DEAR ABBY: I have never written a letter to a column in my entire life, but I was infuriated over the answer you gave "Repented in Oregon" about her tarnished reputation. (I'm assuming it must be a female because males don't get bad reputations for promiscuity.)
I was once a "tarnished teen" with low self-esteem. I find it ridiculous that you'd say it would be more effective to start over elsewhere. Isn't that considered running away from your problems? I didn't need to move to a new location to get the respect I now have and deserve.
Not that it was an easy road. It took a long time to learn to love and respect myself. My advice to "Repented" would be, "Believe in yourself." -- AVID READER
DEAR AVID READER: It will please you to know that I have been bombarded with mail from readers who disagreed with my answer. Many said that since the girl has repented, the matter is now between her and God, and she should hold her head up with pride and ride it out. Read on for a letter that shows particular insight:
DEAR ABBY: Your reply to "Repented" was sexist and old-fashioned. The reality is that none of us would like to be judged by what we did when we were younger. All of us have done things that we regret, but our lives go on. Those who condemn us for our past actions are not behaving with compassion and should be ignored.
George Sand said, "There are no more thorough prudes than those who have some little secret to hide." I know this to be true. After I was raped, I was promiscuous for a year. I refused to acknowledge what had happened to me or what I was doing to myself. After I married, I began acting like a prude, judging others, spreading malicious gossip and acting the part of a chaste woman. But deep down I hated myself.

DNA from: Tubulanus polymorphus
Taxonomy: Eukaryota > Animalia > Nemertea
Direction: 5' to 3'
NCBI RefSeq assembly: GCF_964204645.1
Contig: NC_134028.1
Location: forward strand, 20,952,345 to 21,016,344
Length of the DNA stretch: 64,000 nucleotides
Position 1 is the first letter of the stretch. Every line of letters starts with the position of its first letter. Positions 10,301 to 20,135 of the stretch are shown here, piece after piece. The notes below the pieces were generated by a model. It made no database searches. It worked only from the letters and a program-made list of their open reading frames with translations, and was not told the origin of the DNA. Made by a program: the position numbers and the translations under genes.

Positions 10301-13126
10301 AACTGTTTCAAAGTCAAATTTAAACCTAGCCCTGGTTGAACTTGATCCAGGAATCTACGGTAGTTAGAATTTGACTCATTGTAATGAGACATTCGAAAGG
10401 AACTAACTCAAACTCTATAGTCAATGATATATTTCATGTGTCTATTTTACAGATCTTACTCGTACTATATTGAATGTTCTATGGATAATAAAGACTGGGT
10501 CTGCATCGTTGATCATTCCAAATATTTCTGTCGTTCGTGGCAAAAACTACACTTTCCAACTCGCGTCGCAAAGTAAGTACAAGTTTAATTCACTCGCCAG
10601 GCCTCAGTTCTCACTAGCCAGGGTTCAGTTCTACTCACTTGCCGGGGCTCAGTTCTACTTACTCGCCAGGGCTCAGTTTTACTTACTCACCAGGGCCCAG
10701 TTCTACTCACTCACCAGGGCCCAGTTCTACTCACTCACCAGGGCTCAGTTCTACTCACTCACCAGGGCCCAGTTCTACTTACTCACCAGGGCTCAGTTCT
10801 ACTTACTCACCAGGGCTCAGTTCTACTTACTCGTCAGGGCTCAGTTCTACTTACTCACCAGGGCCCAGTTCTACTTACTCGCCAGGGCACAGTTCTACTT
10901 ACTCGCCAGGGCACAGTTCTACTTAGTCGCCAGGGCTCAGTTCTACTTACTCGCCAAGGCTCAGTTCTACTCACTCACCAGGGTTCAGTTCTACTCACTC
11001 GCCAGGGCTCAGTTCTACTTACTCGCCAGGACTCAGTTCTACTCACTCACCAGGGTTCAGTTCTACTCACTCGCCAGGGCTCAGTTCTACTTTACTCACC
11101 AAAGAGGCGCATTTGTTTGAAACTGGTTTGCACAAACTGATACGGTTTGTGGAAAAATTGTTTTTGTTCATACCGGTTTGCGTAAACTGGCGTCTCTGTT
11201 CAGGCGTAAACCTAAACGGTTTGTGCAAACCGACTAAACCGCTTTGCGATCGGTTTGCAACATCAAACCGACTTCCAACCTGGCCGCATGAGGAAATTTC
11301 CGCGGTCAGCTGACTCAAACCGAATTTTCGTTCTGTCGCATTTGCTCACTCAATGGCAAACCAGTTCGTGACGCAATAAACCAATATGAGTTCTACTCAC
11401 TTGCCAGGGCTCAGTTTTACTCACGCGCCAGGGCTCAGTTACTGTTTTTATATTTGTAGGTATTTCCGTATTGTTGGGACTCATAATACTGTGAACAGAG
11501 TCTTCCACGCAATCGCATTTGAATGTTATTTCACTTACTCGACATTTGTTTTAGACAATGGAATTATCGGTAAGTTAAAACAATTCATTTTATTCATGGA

I finally went into therapy. Although I'm not proud of what I did all those years ago, I understand now that I was surviving the only way I knew how. I now feel more regret for how I treated others when I gossiped and judged than about my past promiscuous behavior. I'm a different person than I was years ago; I feel compassion for others. I'm finally free of self-loathing.
Your advice sounded like "Repented" should feel shame for her past. Our society holds women by a different standard than men. I find it hard to believe she's the only person in that community who has done something she regrets. If people treat her badly, she should remember that it says more about who they are than who she is. -- FORGAVE MYSELF, GREAT FALLS, MONT.
DEAR FORGAVE MYSELF: If my advice sounded like "Repented" should feel shame for her past, it was not intentional. She has my sympathy. If she wishes to remain where she is -- and people can see that she has changed her lifestyle -- she may eventually rebuild her reputation. But it will take a long time, and she said that she is now practically friendless.
I thought she was asking how to start over. That is why I told her that starting over in a new location would be easier, faster and probably more effective.
Readers, I'll print more on this subject tomorrow.